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IIntaka Island, a 16-hectare wetland reserve in the middle of the Century City development 7km from central Cape Town, is a unique example of conservationists and property developers working together to achieve a harmonious outcome. It’s a haven for birders, photographers or those who just want to enjoy a quiet stroll through nature.
It could so easily have been drained and built over, but instead, Intaka Island has become one of Cape Town’s best places for a spot of urban birding.
The wetland is home to 212 indigenous plant species (including 24 Red Data species, threatened with extinction) and 120 species of birds, many of which can be observed from two hides overlooking the wetland area. The hides are popular with bird photographers, especially in the early mornings.
The whole area is contained within a 7km canal system that runs around the outer edge, thereby enhancing its sense of seclusion. The beauty of this system is that the reed beds in the wetlands are used to clean the water in the canal in a natural way, while simultaneously creating a rich habitat for birds and fish.
If you sit next to one of the ponds and watch a variety of birds, from coots to kingfishers, going about the business of feeding, building nests and interacting with each other, you'll find it hard to believe that you are only 10 minutes’ drive from central Cape Town.
Visitors to Intaka Island can take a stroll along self-guided footpaths (there’s a 2km circular path and a 1km route) or ask to be shown around by a field ranger, who will explain more about the birdlife and fynbos vegetation that has been planted here. Boat rides on the Century City ferry that navigates along the Grand Canal are also available.
When Century City was first developed in 1996, the entire 250-hectare area was covered with vegetation (most of it invasive aliens), and an enormous heronry (a nesting area for herons and other waterbirds) was discovered on a large body of water on the site.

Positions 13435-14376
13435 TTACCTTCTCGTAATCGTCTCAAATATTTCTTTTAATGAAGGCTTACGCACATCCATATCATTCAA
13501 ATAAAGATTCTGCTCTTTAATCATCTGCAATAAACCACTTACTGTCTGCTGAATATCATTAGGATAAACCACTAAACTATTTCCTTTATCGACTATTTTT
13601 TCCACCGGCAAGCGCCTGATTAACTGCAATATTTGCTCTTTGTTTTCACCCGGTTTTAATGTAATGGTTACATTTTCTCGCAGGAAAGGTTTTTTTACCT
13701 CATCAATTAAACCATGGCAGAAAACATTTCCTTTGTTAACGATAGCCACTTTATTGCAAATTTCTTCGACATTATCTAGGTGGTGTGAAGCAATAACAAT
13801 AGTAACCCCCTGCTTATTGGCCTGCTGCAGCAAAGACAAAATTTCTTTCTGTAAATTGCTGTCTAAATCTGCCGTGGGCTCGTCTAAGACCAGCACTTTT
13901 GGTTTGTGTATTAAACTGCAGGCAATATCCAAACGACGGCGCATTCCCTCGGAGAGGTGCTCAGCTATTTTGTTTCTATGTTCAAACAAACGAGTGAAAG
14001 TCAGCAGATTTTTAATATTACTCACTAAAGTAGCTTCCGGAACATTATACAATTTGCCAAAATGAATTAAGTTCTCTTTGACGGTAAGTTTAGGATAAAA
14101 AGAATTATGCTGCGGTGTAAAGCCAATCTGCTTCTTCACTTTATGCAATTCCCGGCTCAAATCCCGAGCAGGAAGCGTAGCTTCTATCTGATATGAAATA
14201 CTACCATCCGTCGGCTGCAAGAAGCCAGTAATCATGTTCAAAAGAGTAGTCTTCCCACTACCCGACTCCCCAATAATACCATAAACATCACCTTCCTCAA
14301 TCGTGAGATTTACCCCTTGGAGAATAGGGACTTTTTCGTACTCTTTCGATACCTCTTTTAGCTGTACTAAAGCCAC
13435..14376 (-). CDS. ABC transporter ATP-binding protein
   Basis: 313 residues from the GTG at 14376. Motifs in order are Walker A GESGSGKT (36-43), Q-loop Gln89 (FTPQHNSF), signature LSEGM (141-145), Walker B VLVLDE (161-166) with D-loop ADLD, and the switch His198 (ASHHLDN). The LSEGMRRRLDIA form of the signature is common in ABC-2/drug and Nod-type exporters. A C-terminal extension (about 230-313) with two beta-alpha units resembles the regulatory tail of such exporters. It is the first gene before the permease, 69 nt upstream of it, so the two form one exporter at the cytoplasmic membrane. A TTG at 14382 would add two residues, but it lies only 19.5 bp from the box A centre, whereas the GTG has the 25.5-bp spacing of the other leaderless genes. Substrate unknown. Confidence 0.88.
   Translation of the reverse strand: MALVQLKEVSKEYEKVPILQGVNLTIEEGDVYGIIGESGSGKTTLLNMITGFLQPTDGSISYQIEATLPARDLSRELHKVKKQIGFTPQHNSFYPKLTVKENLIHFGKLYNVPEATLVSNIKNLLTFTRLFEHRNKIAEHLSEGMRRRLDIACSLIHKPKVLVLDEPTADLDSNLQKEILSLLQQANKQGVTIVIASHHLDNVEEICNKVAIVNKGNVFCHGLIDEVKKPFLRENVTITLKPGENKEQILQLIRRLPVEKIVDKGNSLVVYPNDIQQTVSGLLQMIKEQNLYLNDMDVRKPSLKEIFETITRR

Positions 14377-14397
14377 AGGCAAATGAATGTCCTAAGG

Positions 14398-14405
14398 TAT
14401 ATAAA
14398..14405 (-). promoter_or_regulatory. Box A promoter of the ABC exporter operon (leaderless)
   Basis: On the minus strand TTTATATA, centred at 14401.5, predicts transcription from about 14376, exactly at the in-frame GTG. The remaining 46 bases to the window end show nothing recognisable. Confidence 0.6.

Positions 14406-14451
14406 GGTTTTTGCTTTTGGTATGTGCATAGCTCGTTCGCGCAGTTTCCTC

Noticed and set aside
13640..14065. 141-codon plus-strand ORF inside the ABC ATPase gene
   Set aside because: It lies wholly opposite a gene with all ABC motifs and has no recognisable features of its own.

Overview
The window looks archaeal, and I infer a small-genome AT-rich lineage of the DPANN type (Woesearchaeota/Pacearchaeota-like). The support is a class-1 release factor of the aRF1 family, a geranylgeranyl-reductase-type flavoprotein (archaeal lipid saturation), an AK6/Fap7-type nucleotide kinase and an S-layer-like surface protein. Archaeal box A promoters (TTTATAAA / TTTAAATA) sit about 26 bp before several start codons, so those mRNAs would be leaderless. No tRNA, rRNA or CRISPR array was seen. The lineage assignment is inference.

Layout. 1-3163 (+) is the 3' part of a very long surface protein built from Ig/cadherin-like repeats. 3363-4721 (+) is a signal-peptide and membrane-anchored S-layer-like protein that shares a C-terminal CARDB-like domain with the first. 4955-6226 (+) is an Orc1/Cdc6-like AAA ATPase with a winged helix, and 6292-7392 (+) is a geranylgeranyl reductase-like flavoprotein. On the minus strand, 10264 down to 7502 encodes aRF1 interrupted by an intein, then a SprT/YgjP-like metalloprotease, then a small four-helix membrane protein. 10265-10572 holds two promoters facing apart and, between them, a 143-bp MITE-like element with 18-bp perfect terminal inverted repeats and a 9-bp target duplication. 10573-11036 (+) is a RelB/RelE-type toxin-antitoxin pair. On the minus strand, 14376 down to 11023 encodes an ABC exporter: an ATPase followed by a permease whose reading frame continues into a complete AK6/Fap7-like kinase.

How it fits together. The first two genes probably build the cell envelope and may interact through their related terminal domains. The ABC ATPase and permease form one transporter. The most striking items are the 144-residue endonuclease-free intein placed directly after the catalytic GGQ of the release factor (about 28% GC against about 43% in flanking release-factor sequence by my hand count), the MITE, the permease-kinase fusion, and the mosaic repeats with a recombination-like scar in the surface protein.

Consequently, an environmental impact assessment recommended that a multi-purpose nature reserve be created alongside the other plans for the area. To this end, an area of wetlands was constructed and the existing seasonal pan was retained, while plants indigenous to the area were rescued and replanted. Today, Intaka Island enjoys voluntary conservation status from CapeNature, the provincial environmental authority.
In 2010, the Intaka Island Eco-Centre opened its doors to visitors – it is a model of sustainability that includes elements such as wind turbines, solar geysers and rainwater harvesting in its design. It can accommodate up to 75 people.
TTravel tips & Planning info
Who to contact
Intaka Island (Century City Management)
Tel: +27 (0)21 552 6889
How to get here
Take the N1 towards Paarl and keep left when you see the Century Boulevard sign. Turn off the highway and turn right at the first traffic lights. Follow the boulevard as it circles around and look for the Intaka sign, where you turn left into Park Lane. Park outside the Intaka Island Eco-Centre.
Best time to visit
Intaka Island is open from 7.30am to 5.30pm from May to September (which can be very wet and windy), and 7.30am to 7pm from October to April (spring, summer and early autumn, when Cape Town’s weather is at its loveliest and the daylight hours are long).
Around the area
Canal Walk mall within Century City has cinemas, restaurants, shops and plenty of entertainment on offer. Nearby Ratanga Junction Theme Park offers rides and other activities.
Tours to do
You can book a guided tour of Intaka Island with a field ranger, or simply follow the signs yourself.
At Intaka Island, on foot or by boat ride. Self-drive is the most convenient way to get to and from Century City, although it is on a bus route, and you’ll have no trouble finding metered taxis or app-based rides in Cape Town.
What will it cost?
The Intaka Island entrance fee is R22 per adult (R65 with boat ride) and 13 per child or pensioner (R55 with boat ride). School groups cost R10 per learner (entrance only) or R40 with a guided 3-activity educational program.
Length of stay
Set aside at least 2 hours for your visit, although serious birders could easily spend half a day exploring the wetland.
What to pack
Sensible walking shoes, sunscreen, hat, binoculars and camera.
Where to stay
Century City, which is only 10 minutes’ drive (except in rush hour) from central Cape Town.
What to eat
Pack a picnic if you want to enjoy it on a bench at Intaka Island or in one of the bird hides.
Buy the very informative Sappi guide to Intaka Island if you want to learn more about how the system works and what birds, plants and animals you’ll find there.